A.        The chair of the board or committee shall, if appropriate, appoint a disinterested person or committee to investigate alternatives to the proposed transaction or arrangement.

B.        After exercising due diligence, the board shall determine whether the Organization can obtain a more advantageous transaction or arrangement with reasonable efforts from a person or entity that would not give rise to a conflict of interest.

C.        If a more advantageous transaction or arrangement is not reasonably attainable under circumstances that would not give rise to a conflict of interest, the board or committee shall determine by a majority vote of the disinterested directors whether the transaction or arrangement is in the Organization’s best interest and for its own benefit and whether the transaction is fair and reasonable to the Organization and shall make its decision as to whether to enter into the transaction or arrangement in conformity with such determination. The director (s) with vested interest in a business transaction, compensation or similar adventure shall be excused for all votes on the matter.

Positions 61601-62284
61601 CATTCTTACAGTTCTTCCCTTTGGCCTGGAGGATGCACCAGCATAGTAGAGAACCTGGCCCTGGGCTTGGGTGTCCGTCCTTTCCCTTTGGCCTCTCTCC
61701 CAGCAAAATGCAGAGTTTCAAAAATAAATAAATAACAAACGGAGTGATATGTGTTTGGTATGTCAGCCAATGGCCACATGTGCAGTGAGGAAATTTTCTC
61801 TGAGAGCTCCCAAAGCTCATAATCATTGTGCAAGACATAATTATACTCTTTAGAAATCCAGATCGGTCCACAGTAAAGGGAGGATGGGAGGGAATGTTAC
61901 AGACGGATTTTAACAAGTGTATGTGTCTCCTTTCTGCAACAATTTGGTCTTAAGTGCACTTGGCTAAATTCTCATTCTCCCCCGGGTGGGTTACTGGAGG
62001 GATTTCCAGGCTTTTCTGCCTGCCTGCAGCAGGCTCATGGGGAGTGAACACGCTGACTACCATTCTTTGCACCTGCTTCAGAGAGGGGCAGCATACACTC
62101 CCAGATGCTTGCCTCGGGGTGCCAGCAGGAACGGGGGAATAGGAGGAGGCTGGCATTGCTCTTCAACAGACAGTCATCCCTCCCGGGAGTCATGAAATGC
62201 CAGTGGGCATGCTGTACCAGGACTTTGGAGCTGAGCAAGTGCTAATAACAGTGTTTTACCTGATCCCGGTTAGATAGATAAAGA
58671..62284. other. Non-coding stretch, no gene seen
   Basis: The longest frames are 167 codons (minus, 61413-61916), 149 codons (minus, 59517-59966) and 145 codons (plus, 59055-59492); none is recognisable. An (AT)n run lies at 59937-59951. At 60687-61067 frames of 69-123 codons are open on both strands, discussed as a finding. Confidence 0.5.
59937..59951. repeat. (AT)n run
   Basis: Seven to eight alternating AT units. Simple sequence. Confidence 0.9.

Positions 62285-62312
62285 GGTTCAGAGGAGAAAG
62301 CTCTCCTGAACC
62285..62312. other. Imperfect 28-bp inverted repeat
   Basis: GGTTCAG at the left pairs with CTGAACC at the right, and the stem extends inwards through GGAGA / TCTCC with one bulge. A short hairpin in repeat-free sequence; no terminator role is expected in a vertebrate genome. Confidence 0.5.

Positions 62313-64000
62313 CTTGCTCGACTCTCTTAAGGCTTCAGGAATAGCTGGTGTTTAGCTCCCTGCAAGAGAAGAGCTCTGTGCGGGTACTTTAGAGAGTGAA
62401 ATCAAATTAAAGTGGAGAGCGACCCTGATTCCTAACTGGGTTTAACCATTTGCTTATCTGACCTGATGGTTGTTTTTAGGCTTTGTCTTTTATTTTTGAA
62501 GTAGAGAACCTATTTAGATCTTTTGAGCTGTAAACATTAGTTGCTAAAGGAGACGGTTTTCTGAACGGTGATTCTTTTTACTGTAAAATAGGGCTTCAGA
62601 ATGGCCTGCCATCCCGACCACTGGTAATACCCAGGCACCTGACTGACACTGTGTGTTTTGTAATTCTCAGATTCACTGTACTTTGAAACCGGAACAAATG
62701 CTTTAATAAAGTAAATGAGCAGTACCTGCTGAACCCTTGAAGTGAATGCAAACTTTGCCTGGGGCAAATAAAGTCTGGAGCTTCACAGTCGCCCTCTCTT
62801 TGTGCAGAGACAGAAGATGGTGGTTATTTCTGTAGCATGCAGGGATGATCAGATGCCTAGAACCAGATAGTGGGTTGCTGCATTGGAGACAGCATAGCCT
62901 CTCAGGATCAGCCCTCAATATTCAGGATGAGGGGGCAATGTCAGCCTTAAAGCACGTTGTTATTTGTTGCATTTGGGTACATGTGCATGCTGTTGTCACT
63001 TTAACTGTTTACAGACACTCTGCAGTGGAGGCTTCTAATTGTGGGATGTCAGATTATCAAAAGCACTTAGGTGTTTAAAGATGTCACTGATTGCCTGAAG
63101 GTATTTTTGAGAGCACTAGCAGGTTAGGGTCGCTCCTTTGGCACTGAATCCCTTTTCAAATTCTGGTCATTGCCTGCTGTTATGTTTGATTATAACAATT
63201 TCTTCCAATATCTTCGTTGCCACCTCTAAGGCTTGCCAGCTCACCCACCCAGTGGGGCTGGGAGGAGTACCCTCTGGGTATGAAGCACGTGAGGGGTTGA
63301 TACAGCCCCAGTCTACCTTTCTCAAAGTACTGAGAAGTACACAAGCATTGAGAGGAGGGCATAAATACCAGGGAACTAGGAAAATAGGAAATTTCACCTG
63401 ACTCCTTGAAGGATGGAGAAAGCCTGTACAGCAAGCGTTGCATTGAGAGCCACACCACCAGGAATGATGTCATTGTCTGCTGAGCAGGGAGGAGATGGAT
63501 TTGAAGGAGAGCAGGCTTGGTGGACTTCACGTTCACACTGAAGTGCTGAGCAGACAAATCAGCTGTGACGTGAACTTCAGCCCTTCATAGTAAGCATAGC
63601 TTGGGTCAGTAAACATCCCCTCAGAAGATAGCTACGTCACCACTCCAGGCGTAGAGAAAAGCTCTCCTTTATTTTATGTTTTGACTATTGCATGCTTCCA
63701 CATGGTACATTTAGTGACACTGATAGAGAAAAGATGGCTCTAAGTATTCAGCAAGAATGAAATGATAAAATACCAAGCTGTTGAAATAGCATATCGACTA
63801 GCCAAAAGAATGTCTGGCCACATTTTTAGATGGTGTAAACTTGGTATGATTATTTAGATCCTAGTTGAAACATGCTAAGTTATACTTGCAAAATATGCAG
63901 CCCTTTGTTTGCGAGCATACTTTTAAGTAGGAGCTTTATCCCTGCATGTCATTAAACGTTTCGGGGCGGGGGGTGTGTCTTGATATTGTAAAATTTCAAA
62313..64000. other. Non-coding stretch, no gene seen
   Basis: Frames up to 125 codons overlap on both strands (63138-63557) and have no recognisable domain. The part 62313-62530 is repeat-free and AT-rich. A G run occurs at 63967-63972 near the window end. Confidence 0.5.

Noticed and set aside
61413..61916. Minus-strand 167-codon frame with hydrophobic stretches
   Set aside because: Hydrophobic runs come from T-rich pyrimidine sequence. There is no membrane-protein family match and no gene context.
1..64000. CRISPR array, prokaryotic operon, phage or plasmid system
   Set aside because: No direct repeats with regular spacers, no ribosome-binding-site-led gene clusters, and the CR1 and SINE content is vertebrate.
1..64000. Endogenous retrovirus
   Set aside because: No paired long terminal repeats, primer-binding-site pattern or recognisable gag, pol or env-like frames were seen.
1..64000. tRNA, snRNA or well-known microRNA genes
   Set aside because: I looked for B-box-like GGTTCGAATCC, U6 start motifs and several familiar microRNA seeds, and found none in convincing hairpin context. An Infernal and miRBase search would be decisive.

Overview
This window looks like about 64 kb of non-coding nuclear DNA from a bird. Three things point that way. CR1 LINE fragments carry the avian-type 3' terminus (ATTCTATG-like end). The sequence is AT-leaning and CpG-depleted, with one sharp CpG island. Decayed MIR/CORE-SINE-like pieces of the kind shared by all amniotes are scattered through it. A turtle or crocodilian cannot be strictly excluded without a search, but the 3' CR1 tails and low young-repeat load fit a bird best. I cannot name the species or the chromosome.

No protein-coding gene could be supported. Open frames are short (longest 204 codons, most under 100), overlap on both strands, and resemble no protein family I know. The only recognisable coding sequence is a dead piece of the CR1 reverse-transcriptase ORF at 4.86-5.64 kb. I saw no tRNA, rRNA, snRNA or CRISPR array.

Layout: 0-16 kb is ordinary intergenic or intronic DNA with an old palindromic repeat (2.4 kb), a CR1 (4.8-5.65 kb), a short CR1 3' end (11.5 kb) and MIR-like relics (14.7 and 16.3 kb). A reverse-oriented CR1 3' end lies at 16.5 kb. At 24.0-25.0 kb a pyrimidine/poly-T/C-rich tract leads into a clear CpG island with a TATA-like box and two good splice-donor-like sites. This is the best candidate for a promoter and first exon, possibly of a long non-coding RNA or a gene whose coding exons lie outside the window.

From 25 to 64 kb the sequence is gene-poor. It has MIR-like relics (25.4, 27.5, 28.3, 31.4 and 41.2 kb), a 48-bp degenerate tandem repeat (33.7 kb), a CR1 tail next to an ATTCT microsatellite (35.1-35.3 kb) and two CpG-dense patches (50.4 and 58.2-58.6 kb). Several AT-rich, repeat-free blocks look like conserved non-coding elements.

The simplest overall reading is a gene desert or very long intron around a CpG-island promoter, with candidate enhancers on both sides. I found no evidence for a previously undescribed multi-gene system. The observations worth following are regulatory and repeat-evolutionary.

3.        Violations of the conflicts of interest policy:

A.        If the board or committee has reasonable cause to believe that an interested person has failed to disclose actual or possible conflicts of interest, it shall inform the interested person of the basis for such belief and afford the interested person an opportunity to explain the alleged failure to disclose.

B.        If, after hearing the response of the interested person and making further investigation as may be warranted in the circumstances, the board or committee determines that the member has in fact failed to disclose an actual or possible conflict of interest, it shall take appropriate disciplinary and corrective action.

4. Records of the Proceedings: 

The minutes of the governing board and all committees with board delegated powers contain:

A. The names of the persons who disclosed or otherwise were found           to have a financial interest in connection with an actual or potential conflict of interest, the nature of the financial interest, any action taken to determine whether a conflict  of interest in fact existed.